Tuesday, May 26, 2009

Life-changing books

The Guardian asked twenty-eight British writers to name the book that changed their life. Given my new-found admiration for her, I was badly disappointed by Zoë Heller’s reply: “[T]he only book I can think of that effected a large and immediately felt change was My Secret Life, the Sex Diary of a Victorian Gentleman (author unknown).” The other answers range from the predictable (Catcher in the Rye) to the dubious (example withheld to protect the pretentious).

The book that changed my life was Allen Drury’s Preserve and Protect (1968), the fourth title in a series of political novels that began with the Pulitzer Prize-winning Advise and Consent (1959). I devoured Advise and Consent and then read my way frantically through its two sequels; I did not admit to myself till much later how terrible they were. Preserve and Protect was the worst of the bunch; each title was a falling off from the one before. It was, however, the first new-release hardback that I ever rushed to a bookstore to purchase for myself—a bad habit that I have indulged ever since.

5 comments:

R. T. said...

While many reflect on books that affected them as children, adolescents, or young adults, it happens that sometimes a book comes along belatedly and changes one's life in unexpected ways. In my case, in fact, the book was Flannery O'Connor's WISE BLOOD, a novel that I discovered as a late-life, post-military retirement graduate student; beyond all of the other ways the novel influenced me (some of those are detailed at my blog), O'Connor's depiction of Hazel Motes' odyssey was the single-most important catalyst for my decision to teach literature at the university level. I was certain at that moment that I wanted to meaningfully share my passion for literature with others, especially as that passion had been so powerfully concentrated in my reading of WISE BLOOD. So, I now approach the teaching of literature with the notion that perhaps some student will experience something similar in his or her life. That student's reading experience will not necessarily lead him or her to a teaching career, but it might lead the student to previously unimagined perspectives, opportunities, and challenges. That, in fact, is one of the powers of literature.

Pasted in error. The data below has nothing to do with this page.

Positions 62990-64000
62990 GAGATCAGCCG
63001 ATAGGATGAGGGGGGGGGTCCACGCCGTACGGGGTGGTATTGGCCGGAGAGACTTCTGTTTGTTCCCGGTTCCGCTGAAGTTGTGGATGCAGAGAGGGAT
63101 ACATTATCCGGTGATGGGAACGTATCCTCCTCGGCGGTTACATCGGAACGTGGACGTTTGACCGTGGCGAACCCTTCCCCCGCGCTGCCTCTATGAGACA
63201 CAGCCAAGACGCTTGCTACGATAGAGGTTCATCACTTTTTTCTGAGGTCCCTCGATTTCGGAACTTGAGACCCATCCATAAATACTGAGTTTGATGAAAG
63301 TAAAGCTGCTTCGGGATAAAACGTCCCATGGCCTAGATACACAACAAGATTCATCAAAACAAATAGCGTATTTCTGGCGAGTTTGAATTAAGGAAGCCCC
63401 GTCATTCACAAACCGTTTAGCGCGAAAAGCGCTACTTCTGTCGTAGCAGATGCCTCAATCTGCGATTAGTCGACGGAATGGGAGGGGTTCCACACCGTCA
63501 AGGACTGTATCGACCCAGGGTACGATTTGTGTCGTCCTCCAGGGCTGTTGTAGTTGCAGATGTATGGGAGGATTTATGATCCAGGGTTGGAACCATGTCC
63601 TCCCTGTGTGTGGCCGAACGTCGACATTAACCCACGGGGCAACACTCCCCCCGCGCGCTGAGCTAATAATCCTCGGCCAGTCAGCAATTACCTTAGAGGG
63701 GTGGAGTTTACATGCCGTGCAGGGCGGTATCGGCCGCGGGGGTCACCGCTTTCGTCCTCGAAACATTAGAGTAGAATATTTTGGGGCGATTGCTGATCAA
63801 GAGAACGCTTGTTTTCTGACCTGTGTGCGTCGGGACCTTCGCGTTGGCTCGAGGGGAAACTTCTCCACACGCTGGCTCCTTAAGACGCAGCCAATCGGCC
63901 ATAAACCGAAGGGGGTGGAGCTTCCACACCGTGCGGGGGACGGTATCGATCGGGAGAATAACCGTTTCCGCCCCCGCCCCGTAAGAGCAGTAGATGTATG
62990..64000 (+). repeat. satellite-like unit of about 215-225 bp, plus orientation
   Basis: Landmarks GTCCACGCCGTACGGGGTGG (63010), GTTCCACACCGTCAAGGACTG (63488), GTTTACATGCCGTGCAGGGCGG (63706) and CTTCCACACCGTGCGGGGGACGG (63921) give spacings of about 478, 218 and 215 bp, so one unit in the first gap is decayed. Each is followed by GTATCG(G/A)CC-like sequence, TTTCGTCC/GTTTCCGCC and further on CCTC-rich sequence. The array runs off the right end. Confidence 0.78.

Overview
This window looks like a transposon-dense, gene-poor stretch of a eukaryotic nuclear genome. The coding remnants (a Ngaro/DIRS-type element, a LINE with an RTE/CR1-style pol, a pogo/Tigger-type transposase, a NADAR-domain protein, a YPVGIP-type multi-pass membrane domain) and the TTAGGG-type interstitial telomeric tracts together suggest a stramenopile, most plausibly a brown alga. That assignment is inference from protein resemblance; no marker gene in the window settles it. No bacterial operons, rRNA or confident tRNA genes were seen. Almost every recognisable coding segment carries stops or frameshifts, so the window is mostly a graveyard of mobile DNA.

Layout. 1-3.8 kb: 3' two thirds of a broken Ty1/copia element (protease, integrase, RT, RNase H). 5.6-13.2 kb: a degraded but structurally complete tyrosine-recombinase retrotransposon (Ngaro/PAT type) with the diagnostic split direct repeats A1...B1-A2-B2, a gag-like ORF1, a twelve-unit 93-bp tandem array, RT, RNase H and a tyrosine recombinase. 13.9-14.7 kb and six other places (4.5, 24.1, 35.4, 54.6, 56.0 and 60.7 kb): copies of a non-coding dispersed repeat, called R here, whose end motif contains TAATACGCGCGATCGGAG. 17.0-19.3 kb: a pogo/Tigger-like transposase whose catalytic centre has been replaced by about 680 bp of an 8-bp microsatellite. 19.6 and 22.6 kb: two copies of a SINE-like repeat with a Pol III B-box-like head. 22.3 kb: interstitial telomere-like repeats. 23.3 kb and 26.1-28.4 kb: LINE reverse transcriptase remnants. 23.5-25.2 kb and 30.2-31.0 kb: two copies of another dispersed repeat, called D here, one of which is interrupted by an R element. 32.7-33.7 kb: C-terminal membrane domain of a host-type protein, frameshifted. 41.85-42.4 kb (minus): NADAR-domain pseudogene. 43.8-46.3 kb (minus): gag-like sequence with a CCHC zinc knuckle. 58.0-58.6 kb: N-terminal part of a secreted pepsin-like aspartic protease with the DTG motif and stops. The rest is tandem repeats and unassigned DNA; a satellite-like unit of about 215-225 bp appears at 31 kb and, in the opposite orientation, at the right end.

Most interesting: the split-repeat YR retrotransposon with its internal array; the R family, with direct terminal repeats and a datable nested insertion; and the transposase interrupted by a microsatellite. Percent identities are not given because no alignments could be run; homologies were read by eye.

Rebecca V. O'Neal said...

I decided to write after reading essays from Jeanette Winterson's Art Objects at 16.

Almost 6 years later, I remember few of the book's details, but its effects obviously remain.

The paperback is on my shelf waiting for a thorough(, more mature?) rereading.

Nige said...

R.T. - I've just started reading O'Connor and am reeling from the encounter - see Reading Flannery O'Connor posted on Nigeness yesterday. Yr comments wld be very welcome - and anyone else's. I've just read The Artificial Nigger, which I found simply breath-taking. I'm taking her slowly...

Chrees said...

I can think of one book that was life-changing in that it helped confirm what I wanted to do as a career. I was in my mid-20s, hating my job, trying to figure out a plan to find something I enjoyed. Then I started leafing through "Security Analysis" by Benjamin Graham and David Dodd...and I found what I wanted to do. Fortunately I didn't choose anything in the securities field, but anything and everything financial-related intrigued me. Not quite the answer the "Guardian" would have been looking for, but they did only ask writers.

(Something that made me laugh--for those that saw the movie The Pursuit of Happyness, "Security Analysis" is the book that was held up as "the bible" when he starts as an intern at Dean Witter.)

NigelBeale said...

I wont say that it necessarily changed my life, but Zoe's choice certainly added to it: like gasoline on an already raging adolescent fire it was...